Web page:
The only challenge with using humour is that sometimes the impact is ‘lost in translation’. Differences in cultures or language may either lead to a flat joke, or, in rare cases, make it sound offensive.

The following is a good example of humour in the subject line where there’s no risk of misinterpretation. It’s simple, direct, and short.

Use the ‘Have you considered…?’ line

These kinds of Subject Lines refer to some important (but not urgent) event or situation that’s shaping up. The objective is to nudge the recipient into thinking about it and suggest you might have a solution.

Have a look at the below example:

Leverage an event

If you are connecting with someone who’s likely attending an upcoming event, this subject line can be really effective. By setting a relatable context, you immediately win their attention – and lead them into opening your email.

Check this out:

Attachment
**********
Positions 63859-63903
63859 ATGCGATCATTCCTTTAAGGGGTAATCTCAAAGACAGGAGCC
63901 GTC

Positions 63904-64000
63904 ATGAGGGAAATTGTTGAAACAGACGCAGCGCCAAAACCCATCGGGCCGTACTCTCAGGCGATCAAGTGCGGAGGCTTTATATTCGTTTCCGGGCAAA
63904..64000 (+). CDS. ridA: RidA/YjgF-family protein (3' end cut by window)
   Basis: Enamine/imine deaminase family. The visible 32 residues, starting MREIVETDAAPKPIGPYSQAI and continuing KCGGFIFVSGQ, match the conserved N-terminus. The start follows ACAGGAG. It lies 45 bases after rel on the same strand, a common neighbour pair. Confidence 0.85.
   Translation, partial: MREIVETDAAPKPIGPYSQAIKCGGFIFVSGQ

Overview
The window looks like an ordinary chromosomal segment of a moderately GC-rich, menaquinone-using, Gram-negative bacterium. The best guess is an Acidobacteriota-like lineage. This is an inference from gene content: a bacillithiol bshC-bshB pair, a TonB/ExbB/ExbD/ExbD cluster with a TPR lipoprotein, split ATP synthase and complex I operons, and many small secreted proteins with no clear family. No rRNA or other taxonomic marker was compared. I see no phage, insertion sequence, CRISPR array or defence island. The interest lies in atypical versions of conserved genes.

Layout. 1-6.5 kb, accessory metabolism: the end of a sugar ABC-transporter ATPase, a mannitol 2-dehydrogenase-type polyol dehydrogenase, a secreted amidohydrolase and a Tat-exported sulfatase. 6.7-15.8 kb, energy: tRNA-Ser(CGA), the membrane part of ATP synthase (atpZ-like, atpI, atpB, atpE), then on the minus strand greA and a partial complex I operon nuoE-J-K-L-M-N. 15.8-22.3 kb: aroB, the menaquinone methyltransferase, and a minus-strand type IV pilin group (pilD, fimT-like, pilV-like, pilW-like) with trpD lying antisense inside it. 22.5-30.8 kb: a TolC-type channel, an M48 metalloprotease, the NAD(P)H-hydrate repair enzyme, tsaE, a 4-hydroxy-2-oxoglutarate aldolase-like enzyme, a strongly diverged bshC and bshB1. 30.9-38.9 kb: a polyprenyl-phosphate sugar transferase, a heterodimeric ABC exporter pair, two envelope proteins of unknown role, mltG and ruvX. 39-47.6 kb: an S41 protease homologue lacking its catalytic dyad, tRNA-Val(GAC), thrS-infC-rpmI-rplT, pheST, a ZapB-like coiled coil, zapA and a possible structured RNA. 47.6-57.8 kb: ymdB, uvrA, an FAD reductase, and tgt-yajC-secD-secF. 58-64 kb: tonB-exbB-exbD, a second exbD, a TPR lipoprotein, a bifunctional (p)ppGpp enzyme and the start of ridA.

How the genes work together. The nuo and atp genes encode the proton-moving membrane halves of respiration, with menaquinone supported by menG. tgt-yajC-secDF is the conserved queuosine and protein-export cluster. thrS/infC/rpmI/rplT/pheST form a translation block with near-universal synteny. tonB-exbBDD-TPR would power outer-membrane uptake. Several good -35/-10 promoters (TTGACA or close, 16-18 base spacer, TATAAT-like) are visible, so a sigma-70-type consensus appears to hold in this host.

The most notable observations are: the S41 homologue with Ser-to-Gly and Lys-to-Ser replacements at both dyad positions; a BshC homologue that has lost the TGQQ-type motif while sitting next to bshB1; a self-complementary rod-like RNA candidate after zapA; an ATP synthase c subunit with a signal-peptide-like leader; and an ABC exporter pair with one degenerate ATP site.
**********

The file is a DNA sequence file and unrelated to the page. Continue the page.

3. Use a strong opening line

Your recipients receive dozens, or possibly hundreds, of emails every day. So you want to grab their attention from the word go.

If your effective email subject line has encouraged them to open the email, your opening line should make them want to read your entire email. And that’s the secret behind the most successful sales emails everywhere.

Here are five styles that help create powerful, successful opening lines for your sales emails that will make email conversion easy:

(a) ‘I noticed…’

You can build context by mentioning one their recent comments at an industry meet or opinion expressed in one of their blogposts, preferably a guest post on a third-party site.

Here’s a good example:

Hi {First Name},

During your interview with Radio 55 last week, I noticed you mentioned the challenges of conducting swift yet accurate customer surveys.

Recently, Fortune ran a story on how new age businesses leverage insights captured through surveys. 

I’m {Your Name} from {Your Company Name}, and our latest online survey platform {Your Company Name} solves the exact challenges you mentioned.